An aggressive Australian beetle that has destroyed hundreds of eucalyptus trees throughout Southern California has spread to Santa Catalina Island, where 90% of the non-indigenous trees are eucalyptus.
Catalina has "quite an infestation," said Paul Rippens, senior deputy forester for the Los Angeles County Fire Department. During an inspection recently to see whether the pest had reached the island, Rippens said he found the insect in dozens of eucalyptus trees, which now must be destroyed.
The beetle presents a particular threat on Catalina Island, Rippens said. Nearly all of the trees that were planted on the island are eucalyptus, he said, and an irrigation method normally used to keep the insect away from healthy trees is impractical there because of a water shortage. In fact, the shortage is a major reason for the popularity of the tree, which normally survives on little water.
"Because water is so expensive on the island, few trees are watered," Rippens said, except at Wrigley Memorial and Botanical Garden. As a result, he said, "many of the trees are under a lot of stress, and get cracks in their bark. The beetle has the ability to pick out the weakest trees."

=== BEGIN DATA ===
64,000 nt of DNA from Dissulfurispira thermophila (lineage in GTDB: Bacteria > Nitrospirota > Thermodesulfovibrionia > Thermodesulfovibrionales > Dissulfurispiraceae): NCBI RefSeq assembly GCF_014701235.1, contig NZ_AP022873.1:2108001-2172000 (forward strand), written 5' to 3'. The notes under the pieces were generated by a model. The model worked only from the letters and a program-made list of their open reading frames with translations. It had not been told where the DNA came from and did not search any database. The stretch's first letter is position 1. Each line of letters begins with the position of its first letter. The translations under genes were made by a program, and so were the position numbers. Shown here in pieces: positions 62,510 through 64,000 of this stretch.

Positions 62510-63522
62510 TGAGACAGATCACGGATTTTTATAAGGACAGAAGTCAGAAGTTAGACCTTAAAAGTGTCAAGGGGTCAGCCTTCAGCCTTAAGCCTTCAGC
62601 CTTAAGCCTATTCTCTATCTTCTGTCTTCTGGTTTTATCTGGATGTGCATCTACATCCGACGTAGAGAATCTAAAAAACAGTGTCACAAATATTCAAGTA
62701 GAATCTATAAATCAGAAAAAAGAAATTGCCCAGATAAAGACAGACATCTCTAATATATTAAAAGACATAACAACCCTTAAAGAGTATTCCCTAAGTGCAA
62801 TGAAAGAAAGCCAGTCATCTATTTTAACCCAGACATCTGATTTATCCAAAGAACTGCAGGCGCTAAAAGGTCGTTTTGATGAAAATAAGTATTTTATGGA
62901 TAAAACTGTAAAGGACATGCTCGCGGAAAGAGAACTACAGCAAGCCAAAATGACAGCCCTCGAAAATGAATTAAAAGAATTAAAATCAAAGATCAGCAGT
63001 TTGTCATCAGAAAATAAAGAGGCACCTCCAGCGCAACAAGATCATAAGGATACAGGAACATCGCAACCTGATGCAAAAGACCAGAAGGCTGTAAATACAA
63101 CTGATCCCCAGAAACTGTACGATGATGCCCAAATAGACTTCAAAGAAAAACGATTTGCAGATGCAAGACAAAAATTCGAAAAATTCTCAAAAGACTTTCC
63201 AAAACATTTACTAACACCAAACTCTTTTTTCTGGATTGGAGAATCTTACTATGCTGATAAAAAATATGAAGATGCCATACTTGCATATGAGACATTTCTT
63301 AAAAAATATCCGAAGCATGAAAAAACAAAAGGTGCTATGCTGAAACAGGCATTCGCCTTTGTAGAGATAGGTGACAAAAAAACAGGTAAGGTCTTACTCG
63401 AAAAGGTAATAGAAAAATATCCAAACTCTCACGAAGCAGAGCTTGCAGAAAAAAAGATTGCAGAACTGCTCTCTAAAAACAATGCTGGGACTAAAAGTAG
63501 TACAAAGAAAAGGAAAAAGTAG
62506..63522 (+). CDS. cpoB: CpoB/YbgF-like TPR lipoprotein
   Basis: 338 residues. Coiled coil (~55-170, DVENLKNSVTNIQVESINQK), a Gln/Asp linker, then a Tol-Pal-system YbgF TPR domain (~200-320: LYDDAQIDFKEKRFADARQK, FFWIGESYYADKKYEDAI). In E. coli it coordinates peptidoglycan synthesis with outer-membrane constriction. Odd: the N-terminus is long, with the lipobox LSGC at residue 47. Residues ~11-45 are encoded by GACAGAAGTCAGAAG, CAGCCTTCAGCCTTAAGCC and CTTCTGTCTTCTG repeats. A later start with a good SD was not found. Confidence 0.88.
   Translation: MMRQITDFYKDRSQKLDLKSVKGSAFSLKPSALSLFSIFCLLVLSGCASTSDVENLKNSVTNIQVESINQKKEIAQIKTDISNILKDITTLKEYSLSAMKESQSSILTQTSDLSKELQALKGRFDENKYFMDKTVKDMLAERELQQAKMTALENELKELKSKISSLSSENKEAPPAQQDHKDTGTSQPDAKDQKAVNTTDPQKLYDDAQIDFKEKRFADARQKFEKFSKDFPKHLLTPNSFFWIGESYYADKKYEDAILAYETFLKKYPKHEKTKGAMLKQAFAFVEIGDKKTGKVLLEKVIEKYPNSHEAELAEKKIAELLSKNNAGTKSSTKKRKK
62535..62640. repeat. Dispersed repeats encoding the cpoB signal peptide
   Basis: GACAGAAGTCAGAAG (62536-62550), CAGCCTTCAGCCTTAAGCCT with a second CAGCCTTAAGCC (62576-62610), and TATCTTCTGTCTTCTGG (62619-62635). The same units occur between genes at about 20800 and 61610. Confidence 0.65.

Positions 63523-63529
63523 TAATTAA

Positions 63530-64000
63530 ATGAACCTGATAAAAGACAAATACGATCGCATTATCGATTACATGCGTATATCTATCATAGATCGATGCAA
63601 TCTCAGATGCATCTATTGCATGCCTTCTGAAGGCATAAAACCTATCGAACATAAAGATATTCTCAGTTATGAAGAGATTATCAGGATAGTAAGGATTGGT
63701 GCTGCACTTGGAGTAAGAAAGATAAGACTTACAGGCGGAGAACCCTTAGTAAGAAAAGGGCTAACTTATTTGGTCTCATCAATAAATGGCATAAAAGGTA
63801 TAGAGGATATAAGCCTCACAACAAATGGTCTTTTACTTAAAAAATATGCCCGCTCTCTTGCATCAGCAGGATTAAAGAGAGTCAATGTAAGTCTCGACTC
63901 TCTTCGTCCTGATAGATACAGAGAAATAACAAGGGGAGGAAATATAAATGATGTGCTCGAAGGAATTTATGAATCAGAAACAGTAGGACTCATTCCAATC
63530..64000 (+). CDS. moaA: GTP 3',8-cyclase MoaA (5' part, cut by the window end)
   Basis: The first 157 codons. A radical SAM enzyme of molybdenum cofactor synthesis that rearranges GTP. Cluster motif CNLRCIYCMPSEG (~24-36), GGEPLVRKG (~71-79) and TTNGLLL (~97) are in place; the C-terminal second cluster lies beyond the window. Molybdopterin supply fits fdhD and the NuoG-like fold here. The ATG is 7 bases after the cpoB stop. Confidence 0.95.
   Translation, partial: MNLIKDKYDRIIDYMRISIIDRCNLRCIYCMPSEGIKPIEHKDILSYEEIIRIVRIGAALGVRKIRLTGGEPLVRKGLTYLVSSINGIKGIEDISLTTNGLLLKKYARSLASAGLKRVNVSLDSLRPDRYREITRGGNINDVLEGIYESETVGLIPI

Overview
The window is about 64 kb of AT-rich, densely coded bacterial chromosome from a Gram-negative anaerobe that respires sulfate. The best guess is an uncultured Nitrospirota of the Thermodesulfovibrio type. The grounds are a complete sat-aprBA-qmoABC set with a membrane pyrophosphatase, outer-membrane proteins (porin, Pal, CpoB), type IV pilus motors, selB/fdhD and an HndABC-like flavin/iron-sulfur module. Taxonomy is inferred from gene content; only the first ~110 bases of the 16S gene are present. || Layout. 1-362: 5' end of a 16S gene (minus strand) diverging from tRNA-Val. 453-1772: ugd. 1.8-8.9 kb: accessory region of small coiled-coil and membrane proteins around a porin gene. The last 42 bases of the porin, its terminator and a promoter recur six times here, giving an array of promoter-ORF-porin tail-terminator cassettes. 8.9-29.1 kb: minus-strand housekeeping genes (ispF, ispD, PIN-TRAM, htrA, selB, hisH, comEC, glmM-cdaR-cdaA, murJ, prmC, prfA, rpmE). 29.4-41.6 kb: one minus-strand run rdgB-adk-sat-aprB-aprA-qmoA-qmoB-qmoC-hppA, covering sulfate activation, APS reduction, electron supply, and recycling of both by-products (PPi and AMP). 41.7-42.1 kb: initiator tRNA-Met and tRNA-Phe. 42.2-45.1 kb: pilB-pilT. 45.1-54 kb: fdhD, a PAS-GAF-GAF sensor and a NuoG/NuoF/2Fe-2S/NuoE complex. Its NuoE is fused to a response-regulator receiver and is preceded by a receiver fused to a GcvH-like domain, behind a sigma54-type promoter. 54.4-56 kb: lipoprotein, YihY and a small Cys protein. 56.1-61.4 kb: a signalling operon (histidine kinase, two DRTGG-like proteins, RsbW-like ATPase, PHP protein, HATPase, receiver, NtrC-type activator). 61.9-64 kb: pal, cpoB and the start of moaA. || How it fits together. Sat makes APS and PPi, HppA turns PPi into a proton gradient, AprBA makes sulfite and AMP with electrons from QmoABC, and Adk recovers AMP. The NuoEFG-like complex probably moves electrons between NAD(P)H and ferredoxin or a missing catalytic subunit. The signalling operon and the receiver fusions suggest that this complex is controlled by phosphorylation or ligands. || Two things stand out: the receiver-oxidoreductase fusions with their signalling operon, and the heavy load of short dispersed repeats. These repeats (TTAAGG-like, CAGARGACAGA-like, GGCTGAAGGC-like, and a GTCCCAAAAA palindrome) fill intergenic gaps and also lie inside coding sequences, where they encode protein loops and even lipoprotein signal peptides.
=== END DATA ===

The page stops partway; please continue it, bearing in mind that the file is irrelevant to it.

The voracious beetle, known as the eucalyptus longhorn borer, was probably brought to the island more than a year ago, Rippens said, judging by the number of trees affected. He speculated that it came in a load of eucalyptus firewood.
The infestation is already widespread, according to Doug Propst, president of the Santa Catalina Island Conservancy, the agency that owns 86% of the rugged island. "I think they're pretty much across the island, at the isthmus, at Two Harbors and here in Avalon," he said. "We're having a pretty dry year now, and that makes the trees even more susceptible."
Several independent entomologists were to examine the island's eucalyptus trees, Propst said. Then the conservancy will meet with forestry officials to decide how to attack the problem, he said.
The borer beetle, which is indigenous to Australia, was first found in Southern California in 1984 in wood that had been shipped from Australia to an El Toro lumber yard in Orange County.
The insect has since destroyed eucalyptus trees from San Diego County to Ventura County and into San Bernardino and Riverside counties, forestry officials said. Adult beetles can fly up to nine miles during migration, which occurs at night.